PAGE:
First, we need to consider what happened, and how those in power have tried to make it go away. What happened, in short, was the biggest financial crisis since the Great Depression. Financial crises are built into the very nature of financial systems, as shown by the historical record compiled by Carmen Reinhart and Kenneth Rogoff in This Time It's Different: Eight Centuries of Financial Folly, and as explained by the late Hyman Minsky's financial instability hypothesis. This historical fact has long been denied by free market ideologues, and their faith has grown particularly strong since the dissolution of the Soviet Union. That is why, in part, the US has destroyed almost all of its regulatory structures that could have and should have limited the scope of this most recent crisis, if not prevented it entirely.
Denial is, conceptually, the most basic of defence mechanisms-the refusal to accept external reality, and/or one's own reactions to reality. And that is what I've just described-a breath-takingly broad example of denial. When people try to pretend that tens of millions are out of work because there is something wrong with each of them, individually, rather than with the economy as a whole, this too is an example of massive denial.
All of the most basic defence mechanisms involve denial in some way or another. They can be thought of as denial plus some further means of handling the threat that is being denied. Both displacement and projection involve blame-shifting as a strategy of threat-management, but the have differing dynamics.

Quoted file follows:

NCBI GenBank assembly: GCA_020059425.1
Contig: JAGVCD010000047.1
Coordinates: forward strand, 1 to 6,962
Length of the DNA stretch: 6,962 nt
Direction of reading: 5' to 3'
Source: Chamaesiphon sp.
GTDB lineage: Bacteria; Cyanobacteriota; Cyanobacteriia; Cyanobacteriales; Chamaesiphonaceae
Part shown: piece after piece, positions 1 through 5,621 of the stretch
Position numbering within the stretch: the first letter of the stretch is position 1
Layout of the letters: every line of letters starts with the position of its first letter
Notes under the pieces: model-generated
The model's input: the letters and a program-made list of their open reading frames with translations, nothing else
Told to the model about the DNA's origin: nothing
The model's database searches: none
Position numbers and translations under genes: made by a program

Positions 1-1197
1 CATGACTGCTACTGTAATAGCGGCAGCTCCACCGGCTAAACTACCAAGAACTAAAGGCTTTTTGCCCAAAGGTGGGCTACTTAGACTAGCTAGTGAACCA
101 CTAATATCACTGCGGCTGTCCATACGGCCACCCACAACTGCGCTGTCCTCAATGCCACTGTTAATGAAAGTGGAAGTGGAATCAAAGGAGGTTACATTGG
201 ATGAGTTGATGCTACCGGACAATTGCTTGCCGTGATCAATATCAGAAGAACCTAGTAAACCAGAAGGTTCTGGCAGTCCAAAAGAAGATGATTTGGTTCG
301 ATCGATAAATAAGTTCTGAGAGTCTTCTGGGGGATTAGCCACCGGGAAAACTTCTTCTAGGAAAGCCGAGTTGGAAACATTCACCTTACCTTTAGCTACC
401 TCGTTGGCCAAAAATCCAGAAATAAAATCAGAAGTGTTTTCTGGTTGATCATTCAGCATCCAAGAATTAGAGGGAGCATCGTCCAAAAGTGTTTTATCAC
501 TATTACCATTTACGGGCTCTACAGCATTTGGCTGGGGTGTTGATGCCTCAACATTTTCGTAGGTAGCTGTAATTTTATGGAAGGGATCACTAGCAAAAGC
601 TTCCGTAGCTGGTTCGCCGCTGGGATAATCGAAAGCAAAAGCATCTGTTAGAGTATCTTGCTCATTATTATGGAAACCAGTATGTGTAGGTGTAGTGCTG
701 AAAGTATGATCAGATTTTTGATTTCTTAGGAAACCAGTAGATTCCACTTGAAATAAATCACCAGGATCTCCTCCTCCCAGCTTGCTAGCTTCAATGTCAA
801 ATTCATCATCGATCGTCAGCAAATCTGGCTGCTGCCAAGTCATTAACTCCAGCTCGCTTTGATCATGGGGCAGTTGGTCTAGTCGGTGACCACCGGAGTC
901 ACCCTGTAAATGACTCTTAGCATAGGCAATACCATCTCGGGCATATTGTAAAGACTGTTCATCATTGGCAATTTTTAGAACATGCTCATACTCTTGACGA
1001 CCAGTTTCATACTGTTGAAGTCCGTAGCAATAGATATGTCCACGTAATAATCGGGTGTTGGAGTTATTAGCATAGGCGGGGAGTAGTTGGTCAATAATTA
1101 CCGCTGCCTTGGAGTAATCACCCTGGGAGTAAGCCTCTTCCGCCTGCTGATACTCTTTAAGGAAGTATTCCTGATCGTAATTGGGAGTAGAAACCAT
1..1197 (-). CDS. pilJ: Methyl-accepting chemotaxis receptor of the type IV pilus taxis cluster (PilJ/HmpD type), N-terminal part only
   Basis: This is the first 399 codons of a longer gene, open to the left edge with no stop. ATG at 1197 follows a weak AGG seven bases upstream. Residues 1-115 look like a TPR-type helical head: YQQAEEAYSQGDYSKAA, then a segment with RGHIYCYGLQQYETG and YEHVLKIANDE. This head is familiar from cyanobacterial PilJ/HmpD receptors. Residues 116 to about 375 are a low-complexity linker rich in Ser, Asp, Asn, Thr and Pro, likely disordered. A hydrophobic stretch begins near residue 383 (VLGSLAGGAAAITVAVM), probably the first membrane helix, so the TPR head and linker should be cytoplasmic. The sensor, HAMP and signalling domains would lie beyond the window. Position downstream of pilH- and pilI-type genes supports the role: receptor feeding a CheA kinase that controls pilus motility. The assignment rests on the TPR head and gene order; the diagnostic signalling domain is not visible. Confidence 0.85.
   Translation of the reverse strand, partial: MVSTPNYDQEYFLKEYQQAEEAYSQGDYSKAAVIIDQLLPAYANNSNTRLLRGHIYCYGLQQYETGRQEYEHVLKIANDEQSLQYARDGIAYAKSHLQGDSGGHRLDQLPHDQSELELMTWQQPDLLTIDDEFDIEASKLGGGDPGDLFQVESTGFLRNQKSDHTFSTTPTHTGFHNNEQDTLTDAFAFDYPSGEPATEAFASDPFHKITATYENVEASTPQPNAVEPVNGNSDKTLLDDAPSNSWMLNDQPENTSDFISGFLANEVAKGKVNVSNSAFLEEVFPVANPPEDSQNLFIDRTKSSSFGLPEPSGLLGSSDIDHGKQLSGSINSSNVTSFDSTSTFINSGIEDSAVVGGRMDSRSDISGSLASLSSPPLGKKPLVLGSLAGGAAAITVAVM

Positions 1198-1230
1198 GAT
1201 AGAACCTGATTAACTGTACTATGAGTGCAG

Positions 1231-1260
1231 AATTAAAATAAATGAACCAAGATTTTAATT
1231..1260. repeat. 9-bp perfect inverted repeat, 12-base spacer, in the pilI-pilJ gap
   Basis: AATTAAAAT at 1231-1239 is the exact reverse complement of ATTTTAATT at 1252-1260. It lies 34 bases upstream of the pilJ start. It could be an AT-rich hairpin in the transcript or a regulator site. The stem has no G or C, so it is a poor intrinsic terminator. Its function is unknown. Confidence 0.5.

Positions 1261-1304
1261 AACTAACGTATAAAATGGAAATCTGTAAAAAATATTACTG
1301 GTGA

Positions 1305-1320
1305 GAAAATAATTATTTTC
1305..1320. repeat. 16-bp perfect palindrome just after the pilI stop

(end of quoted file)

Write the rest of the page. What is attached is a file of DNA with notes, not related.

Projection is less about denying external reality than denying how one responds. The negative responses being denied are projected onto another. Glenn Beck, for example, projects his own racism onto Barack Obama, claiming without a shred of evidence that Obama harbours a "deep seated hatred of white people" - against people such as his mother and maternal grandparents, one can only assume. Colloquially, it's often referred to as "the pot calling the kettle black".
Protesters arrested in anti-Wall Street rally
Racism invariably involves projection-all manner of undesirable traits are projected onto the racial â€œotherâ€�, thus making it â€œentirely reasonableâ€� to treat them differently. For example, it is commonplace for subordinate racial groups to have the hardest, worst-paying jobs, and to regularly be accused of being lazy. In the extreme, slave owners have always complained about how lazy their slaves are. By the same projection-based â€œlogicâ€�, in today's â€œpost-racialâ€� America, it's blacks and latinos who are racist.